Underwear ads are traditionally sexy. They are definitely sexier than, like, a Febreze commercial. But what if the aim of the ads weren’t to entice you sexually? And instead, they aimed to educate everyone about periods? Well, that’s what Thinx is doing with its ads, and, turns out some people are not into it.
Outfront Media, the company responsible for all of the ads in the New York City subway system, is not a fan of the ads: “We suggested changes that we felt were appropriate for the riding public and we’re hoping to work with the advertiser to refine the copy,” a statement reads.
The copy in question states, “Better underwear for women (or any menstruating human) with periods (shedding of the uterine lining).”
So, why is this a problem? It’s pretty accurate. That is exactly what a period is, and these are menstrual underwear, for periods. Thinx underwear, in fact, contains moisture-wicking fabric to keep you dry, they’re anti-microbial thanks to an invisible silver treatment, they’re absorbent (holds up to two tampons’ worth of liquid, style depending), and they are leak-resistant.
Here’s another Thinx ad, featuring a cracked egg. It simulates a period, or, when the uterine lining gets thick to prepare for a fertilized egg, should the woman get pregnant. When there is no fertilized egg, the lining is released as blood through the vagina. The only copy is “Thinx” and “hellothinx.com.”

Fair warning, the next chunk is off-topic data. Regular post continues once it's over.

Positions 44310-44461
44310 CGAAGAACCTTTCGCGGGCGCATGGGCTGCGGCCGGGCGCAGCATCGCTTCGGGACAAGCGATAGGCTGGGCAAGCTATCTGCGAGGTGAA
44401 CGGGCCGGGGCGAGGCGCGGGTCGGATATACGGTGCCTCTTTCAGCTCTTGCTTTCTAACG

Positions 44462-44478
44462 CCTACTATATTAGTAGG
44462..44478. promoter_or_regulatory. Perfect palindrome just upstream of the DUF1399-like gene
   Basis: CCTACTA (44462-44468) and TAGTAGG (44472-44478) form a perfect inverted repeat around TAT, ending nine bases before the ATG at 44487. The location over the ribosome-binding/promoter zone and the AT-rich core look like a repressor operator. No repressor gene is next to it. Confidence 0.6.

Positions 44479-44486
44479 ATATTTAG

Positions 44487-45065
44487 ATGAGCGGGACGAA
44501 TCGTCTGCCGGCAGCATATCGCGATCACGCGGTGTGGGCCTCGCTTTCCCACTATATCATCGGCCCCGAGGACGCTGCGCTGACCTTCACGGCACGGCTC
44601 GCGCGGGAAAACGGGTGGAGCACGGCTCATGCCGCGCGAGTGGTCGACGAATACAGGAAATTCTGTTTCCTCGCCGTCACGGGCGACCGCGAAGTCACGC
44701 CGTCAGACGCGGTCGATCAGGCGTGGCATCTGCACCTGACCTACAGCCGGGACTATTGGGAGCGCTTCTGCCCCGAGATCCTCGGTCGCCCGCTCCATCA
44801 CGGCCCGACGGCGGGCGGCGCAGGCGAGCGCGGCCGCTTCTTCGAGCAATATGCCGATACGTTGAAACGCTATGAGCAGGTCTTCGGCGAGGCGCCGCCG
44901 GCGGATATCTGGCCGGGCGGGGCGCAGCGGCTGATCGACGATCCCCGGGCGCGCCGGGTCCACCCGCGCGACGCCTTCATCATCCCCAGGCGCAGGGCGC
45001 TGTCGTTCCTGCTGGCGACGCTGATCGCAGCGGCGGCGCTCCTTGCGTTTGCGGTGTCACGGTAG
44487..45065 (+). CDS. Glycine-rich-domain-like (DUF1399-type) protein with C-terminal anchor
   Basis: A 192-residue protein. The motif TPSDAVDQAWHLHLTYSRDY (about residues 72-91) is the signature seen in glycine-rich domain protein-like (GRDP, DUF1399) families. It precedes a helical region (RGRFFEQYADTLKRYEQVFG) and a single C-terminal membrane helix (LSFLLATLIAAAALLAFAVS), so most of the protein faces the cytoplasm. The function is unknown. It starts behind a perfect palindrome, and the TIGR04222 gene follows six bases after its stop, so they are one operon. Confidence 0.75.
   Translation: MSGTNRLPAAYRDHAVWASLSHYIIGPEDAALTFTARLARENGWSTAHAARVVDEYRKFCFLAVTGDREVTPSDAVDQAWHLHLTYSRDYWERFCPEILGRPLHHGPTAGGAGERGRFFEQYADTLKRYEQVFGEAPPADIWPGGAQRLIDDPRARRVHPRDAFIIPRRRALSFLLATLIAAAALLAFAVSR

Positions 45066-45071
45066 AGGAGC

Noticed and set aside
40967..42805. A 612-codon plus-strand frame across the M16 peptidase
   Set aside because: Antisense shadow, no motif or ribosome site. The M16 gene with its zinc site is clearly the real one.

Here’s another ad, which also employs the use of a cracked egg that’s slowly dripping over a ledge. Again, the only copy is “Thinx” and “hellothinx.com,” so why is this an issue? To add insult to injury, a representative at Outfront Media stated that they were concerned that children might become curious about what a period is. And, well, that is just not okay! Can you imagine? Learning about biological functions?! Think of the children!
Even more puzzling, Mic learned through an e-mail conversation with Outfront that the media company believed the ads “seem to have a bit too much skin” and that “regardless of context, [adds featuring an egg or grapefruit] seems inappropriate.”
Ads exist that show far more nudity than what Thinx is offering. For example, this Sharper Image ad featuring a half-naked Heidi Klum for no apparent reason. Or how about this ad for Alexander Wang, which is presumably trying to sell jeans somehow? And yet, these period panties are too sexy, too provocative. Weird.